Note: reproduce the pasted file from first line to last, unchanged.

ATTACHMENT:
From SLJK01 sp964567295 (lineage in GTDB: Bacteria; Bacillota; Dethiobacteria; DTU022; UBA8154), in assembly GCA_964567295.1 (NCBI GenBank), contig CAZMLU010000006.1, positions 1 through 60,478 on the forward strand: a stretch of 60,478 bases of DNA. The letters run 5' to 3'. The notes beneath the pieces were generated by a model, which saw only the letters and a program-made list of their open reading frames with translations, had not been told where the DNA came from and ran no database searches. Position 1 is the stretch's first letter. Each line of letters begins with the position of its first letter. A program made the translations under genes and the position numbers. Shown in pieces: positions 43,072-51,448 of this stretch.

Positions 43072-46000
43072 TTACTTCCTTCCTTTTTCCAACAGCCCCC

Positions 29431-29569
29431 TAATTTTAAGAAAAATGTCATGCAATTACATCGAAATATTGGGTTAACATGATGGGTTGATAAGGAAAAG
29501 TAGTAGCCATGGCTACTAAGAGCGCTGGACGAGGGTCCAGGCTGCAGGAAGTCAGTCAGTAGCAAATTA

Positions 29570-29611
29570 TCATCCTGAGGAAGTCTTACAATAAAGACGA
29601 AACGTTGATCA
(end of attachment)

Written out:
From SLJK01 sp964567295 (lineage in GTDB: Bacteria; Bacillota; Dethiobacteria; DTU022; UBA8154), in assembly GCA_964567295.1 (NCBI GenBank), contig CAZMLU010000006.1, positions 1 through 60,478 on the forward strand: a stretch of 60,478 bases of DNA. The letters run 5' to 3'. The notes beneath the pieces were generated by a model, which saw only the letters and a program-made list of their open reading frames with translations, had not been told where the DNA came from and ran no database searches. Position 1 is the stretch's first letter. Each line of letters begins with the position of its first letter. A program made the translations under genes and the position numbers. Shown in pieces: positions 43,072-51,448 of this stretch.

Positions 43072-46000
43072 TTACTTCCTTCCTTTTTCCAACAGCCCCC

Positions 29431-29569
29431 TAATTTTAAGAAAAATGTCATGCAATTACATCGAAATATTGGGTTAACATGATGGGTTGATAAGGAAAAG
29501 TAGTAGCCATGGCTACTAAGAGCGCTGGACGAGGGTCCAGGCTGCAGGAAGTCAGTCAGTAGCAAATTA

Positions 29570-29611
29570 TCATCCTGAGGAAGTCTTACAATAAAGACGA
29601 AACGTTGATCA